Acquired needs theory studies individuals needs and classify them into as three motivating drivers, need for achievement, power or affiliation.
In acquired needs theory, McClelland proposes each person falls into one three types of needs based on personal preference and personal experience of that person.
David McClelland describes how an individual’s life experiences can change the type of individual needs over time.
McClelland suggested that regardless of our gender, culture, or age, we all have three motivating drivers, and one of these will be our dominant motivating driver.
This dominant motivator is largely dependent on our culture and life experiences.
David C. McClelland’s acquired needs theory is also known as “human motivation theory “, “Motivational Needs Theory”.
It is used to understand the need of employees and create a strategy for the motivating process in the organization.
Acquired Needs Theory Classifies Needs in 3 Types
- Need for achievement (nAch).
- Need for power (nPow).
- Need for affiliation (nAfl).
1. Need for Achievement (nAch)
The drive to excel, to achieve in relation to a set of standards, to strive to succeed. The theory focuses on three needs: achievement, power, and affiliation.
Some people have a compelling drive to succeed. They are striving for personal achievement rather than the rewards of success per se. This drive is the achievement need (nAch).
McClelland found that high achievers differentiate themselves from others by their desire to do things better;
Features of people with Need for achievement (nAch);
- They seek personal responsibility for finding solutions to problems.
- They want to receive rapid feedback on their performance so they can tell easily whether they are improving or not.
- They can set moderately challenging goals. High achievers are not gamblers; they dislike succeeding by chance.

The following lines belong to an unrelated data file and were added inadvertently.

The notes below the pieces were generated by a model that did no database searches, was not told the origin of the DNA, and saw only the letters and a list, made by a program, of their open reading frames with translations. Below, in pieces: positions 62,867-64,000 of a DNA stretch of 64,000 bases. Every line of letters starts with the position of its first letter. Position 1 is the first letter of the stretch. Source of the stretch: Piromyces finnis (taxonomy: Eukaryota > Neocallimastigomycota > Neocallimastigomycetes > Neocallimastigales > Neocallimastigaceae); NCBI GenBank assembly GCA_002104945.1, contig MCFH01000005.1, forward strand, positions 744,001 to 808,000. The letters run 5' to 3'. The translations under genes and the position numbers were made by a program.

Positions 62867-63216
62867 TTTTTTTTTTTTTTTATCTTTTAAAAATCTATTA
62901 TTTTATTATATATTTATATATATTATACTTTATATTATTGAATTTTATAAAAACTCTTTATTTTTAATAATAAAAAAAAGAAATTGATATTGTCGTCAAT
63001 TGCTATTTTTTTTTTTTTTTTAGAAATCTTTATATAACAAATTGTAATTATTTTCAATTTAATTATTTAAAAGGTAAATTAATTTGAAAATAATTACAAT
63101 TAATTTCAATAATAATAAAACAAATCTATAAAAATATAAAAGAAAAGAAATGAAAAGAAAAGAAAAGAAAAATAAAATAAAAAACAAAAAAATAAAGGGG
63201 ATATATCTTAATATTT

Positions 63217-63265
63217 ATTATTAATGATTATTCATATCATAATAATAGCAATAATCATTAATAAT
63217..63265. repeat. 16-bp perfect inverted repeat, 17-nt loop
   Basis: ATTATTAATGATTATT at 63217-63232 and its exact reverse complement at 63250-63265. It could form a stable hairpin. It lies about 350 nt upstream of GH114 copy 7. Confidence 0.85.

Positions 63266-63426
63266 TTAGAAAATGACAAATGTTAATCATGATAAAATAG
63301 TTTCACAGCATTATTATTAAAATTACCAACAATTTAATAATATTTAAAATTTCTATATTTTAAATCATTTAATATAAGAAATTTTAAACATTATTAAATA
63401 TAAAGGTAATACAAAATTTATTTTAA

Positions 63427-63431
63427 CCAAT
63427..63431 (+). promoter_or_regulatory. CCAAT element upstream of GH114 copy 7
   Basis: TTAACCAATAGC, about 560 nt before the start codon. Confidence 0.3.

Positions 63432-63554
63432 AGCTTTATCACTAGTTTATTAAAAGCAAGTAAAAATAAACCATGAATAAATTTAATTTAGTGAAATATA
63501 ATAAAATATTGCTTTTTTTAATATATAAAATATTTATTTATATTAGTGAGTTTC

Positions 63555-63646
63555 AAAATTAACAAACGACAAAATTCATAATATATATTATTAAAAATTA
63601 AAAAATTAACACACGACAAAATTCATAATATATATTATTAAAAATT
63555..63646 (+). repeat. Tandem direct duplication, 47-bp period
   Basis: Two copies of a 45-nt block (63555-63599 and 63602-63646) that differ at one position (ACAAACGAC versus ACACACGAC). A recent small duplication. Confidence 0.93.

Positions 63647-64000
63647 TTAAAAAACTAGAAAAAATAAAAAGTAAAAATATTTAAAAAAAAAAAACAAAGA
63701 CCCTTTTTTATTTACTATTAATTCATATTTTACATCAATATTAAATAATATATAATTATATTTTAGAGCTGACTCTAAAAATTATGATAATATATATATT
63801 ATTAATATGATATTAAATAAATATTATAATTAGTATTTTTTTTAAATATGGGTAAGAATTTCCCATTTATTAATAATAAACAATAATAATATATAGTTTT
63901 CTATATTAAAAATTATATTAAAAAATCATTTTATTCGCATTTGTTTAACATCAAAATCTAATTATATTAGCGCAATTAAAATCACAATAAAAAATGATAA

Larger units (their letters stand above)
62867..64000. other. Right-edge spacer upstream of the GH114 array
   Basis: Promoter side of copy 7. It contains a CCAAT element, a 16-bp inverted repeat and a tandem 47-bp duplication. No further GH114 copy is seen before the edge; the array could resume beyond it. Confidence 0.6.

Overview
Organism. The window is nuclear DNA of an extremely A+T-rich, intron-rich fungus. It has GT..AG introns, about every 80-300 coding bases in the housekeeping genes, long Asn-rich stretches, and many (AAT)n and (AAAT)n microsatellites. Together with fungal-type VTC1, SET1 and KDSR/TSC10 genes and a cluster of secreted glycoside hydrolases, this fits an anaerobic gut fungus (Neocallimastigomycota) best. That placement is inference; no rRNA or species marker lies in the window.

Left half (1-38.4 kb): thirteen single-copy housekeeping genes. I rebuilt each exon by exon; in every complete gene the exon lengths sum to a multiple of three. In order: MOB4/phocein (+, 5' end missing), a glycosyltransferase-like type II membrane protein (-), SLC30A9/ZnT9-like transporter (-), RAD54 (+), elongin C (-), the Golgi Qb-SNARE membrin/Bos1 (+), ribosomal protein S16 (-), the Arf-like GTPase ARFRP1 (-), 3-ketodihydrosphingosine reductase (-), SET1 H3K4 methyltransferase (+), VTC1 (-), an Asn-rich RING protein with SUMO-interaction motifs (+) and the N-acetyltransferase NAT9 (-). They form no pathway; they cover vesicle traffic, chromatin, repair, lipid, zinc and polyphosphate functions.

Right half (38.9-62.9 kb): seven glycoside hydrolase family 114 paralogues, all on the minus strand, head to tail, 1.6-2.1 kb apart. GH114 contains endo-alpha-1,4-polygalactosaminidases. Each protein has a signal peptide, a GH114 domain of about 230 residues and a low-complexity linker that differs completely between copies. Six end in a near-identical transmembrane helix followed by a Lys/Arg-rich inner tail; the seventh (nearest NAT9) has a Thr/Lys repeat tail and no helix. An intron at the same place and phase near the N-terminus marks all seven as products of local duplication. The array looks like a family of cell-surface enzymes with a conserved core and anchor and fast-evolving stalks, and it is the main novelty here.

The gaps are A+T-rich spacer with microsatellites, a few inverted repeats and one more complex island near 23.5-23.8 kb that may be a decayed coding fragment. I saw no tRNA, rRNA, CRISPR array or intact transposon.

- High achievers perform best when they perceive their probability of success as 50-50.
- They like to set goals that require stretching themselves a little.
2. Need for Power (nPow)
The need to make others behave in a way that they would not have behaved otherwise.
Need for power (nPow) features are;
- The desire to have an impact, to be influential, and to control others.
- Individuals high in nPow enjoy being “in charge.”
- Strive for influence over others.
- Prefer to be placed into competitive and status-oriented situations.
- Tend to be more concerned with prestige and gaining influence over others than with effective performance.
3. Need for Affiliation (nAfl)
The desire for friendly and close interpersonal relationships.
Features of Need for affiliation (nAfl) are;
- This need has received the least attention from researchers.
- Individuals with a high affiliation motive strive for friendship.
- Prefer cooperative situations rather than competitive ones.
- Desire relationships involving a high degree of mutual understanding.
Relying on an extensive amount of research, some reasonably well-supported predictions can be made based on the relationship between achievement need and job performance;
- First, individuals with a high need to achieve prefer job situations with personal responsibility, feedback, and an intermediate degree of risk. When these characteristics arc prevalent, high achievers will be strongly motivated.
- Second, a high need to achieve docs not necessarily lead to being a good manager, especially in large organizations People with a high achievement need are interested in how well they do personally and not in influencing others to do well.
- Third, the needs for affiliation and power tend to be closely related to managerial success. The best managers are high in their need for power and low in their need for affiliation.
- Finally, employees have been successfully trained to stimulate their achievement need.
Trainers have been effective in teaching individuals to think in terms of accomplishments, winning, and success, and then helping them to learn how to act in a high achievement way by preferring situations where they have personal responsibility, feedback, and moderate risks.